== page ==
Eyewear cloths and cleaners are inexpensive items but have the ability to produce repeat customers. If a patient really likes a particular cleaner, he or she may keep coming back. And just think—if you sold a cleaning set to each patient you’ve sold eyewear to, those sales can really start to add up. The key to selling cloths and cleaners is similar to selling cases—you need to position it as a means of protecting the eyewear investment.
In many cases cleaners do wind up being one-time sales and this is largely because of the fact that patients don’t use them. They may be motivated the first couple of weeks that they have their new eyewear to clean the lenses, but that enthusiasm can wane. To help prevent this, walk your patients through an actual cleaning. Perhaps after they’ve purchased a piece of eyewear utilize a sample bottle to demonstrate how they should clean the lenses. Then ask them if they’d like to purchase a bottle. You may even drive the point home by having your patient try on a pair of eyewear that has dirty smudged lenses. Then clean the lenses and have them look through again.
Readers may actually be one of the easiest accessories to sell and that’s because many of your older patient base is already using them. The trick is to sell patients on why they need to buy their readers through you—and not at the local pharmacy.
To sell readers, consider having a section of your sales floor that is dedicated to readers. This will make them easy to find. Patients that are only in for a routine eye exam and not in the market for new frames might still be inclined to check out your selection of readers if you have them positioned near the waiting area. During the exam, find out if your patient wears readers (if you don’t already know) and ask if they’d like to see the selection you have to offer. Carry a mix of product in varying price points. Some patients might want to invest in a trendier or even brand name pair of reading glasses instead of the junky frames they got from the local Dollar Store or pharmacy.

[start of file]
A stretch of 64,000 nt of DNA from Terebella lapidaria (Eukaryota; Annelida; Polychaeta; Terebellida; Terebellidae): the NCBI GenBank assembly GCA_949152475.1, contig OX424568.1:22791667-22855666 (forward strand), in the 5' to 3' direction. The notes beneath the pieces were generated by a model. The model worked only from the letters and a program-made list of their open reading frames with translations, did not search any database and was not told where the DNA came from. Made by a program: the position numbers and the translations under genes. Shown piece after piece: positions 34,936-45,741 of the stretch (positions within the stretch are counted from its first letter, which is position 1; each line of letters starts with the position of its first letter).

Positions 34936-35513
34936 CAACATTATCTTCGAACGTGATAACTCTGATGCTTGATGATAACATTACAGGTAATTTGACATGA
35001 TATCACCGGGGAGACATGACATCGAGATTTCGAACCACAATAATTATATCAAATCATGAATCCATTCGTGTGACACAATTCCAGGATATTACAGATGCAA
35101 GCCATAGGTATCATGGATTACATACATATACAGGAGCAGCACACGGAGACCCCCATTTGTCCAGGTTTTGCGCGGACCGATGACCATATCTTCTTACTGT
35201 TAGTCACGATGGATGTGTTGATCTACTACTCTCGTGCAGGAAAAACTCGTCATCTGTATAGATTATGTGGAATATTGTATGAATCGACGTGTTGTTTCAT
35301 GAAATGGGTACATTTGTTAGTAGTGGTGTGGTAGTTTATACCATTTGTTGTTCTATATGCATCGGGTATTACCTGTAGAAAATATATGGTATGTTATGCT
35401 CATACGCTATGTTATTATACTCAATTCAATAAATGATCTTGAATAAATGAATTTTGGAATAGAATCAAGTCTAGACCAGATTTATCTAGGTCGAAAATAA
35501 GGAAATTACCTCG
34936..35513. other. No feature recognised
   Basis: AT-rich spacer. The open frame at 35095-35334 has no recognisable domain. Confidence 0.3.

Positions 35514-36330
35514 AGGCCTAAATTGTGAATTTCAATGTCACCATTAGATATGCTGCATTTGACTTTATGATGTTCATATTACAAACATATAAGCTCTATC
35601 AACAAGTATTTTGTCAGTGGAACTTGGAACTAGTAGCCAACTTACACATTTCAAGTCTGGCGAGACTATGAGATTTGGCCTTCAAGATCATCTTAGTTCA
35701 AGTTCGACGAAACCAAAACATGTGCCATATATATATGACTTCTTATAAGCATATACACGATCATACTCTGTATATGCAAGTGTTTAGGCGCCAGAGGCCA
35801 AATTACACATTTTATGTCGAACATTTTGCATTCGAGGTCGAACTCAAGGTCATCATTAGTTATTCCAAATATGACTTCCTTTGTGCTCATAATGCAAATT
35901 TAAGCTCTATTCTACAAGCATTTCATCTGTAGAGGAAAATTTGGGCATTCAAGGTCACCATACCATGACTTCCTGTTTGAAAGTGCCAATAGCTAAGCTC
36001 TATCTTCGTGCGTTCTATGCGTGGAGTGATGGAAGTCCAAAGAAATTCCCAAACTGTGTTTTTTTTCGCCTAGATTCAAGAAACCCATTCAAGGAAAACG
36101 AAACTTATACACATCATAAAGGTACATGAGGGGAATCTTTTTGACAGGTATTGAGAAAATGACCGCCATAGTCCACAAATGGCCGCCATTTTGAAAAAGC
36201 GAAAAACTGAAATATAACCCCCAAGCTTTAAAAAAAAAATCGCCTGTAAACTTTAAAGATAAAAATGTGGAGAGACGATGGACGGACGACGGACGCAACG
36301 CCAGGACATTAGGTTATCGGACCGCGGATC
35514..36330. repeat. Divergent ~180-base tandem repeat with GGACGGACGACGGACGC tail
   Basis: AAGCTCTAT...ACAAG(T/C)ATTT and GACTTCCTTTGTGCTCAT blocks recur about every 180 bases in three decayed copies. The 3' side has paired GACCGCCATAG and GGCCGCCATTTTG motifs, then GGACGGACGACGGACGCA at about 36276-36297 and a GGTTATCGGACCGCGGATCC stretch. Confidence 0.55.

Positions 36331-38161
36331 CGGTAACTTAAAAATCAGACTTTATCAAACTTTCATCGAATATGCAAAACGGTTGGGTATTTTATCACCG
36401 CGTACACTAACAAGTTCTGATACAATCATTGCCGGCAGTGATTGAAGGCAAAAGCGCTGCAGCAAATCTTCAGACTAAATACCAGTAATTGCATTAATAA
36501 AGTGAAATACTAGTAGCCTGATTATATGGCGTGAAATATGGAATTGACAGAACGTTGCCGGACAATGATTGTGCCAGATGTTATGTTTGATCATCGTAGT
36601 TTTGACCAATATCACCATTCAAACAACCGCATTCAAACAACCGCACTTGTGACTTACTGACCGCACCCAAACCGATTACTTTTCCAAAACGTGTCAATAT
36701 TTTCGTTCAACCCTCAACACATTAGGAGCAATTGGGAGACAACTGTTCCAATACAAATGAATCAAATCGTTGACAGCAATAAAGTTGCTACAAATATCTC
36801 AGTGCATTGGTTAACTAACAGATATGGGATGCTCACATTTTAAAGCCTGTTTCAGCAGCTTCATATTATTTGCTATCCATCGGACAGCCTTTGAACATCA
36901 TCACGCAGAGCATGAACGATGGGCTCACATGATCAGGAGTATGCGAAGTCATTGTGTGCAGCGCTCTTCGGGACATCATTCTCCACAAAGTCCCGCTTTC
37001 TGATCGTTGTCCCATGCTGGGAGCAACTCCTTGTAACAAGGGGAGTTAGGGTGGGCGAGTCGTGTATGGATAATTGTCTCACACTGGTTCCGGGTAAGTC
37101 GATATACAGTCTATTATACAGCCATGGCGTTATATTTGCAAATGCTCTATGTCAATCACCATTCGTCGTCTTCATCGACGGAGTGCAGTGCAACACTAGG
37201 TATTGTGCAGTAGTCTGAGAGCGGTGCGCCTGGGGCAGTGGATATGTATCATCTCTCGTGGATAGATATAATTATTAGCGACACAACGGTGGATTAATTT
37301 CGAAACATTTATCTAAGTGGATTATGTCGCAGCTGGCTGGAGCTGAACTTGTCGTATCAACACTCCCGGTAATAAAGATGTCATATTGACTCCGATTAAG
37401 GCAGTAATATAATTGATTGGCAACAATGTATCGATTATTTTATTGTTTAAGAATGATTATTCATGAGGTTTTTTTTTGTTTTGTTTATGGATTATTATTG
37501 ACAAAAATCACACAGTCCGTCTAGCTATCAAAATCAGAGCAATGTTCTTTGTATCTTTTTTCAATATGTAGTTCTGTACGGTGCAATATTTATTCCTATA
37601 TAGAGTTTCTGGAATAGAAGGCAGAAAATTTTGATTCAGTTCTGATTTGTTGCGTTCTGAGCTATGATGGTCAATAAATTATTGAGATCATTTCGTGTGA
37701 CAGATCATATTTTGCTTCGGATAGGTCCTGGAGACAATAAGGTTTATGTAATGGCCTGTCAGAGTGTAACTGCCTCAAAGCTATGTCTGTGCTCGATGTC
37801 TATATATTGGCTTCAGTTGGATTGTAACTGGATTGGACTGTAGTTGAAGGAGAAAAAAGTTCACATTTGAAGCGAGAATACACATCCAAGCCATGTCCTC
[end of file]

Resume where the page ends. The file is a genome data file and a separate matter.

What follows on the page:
Reader Chains and Jewelry
What used to be a grandmotherly accessory is now becoming trendy and it would behoove you to carry some examples of reader holders. Many of today’s reader chains look more like a piece of beautiful jewelry. Consider having some of these options on display near your readers so that your patients can see what’s available. In many cases, this is the type of item that patients might be interested in—they just don’t know it exists. If you have a patient purchasing a pair of readers, show them some of the chains and holders you have available and slip them on so that the patient can actually see how it looks. It looks much trendier than it once did when the only option was an unsightly metal chain.
While all of these sales pitches do take a little bit of extra time, the messages can be weaved into your primary pitch. In some cases the patient might like the supporting accessories so much that it aids in the eyewear sale. Either way accessories are a relatively easy add-on sale that shouldn’t be ignored.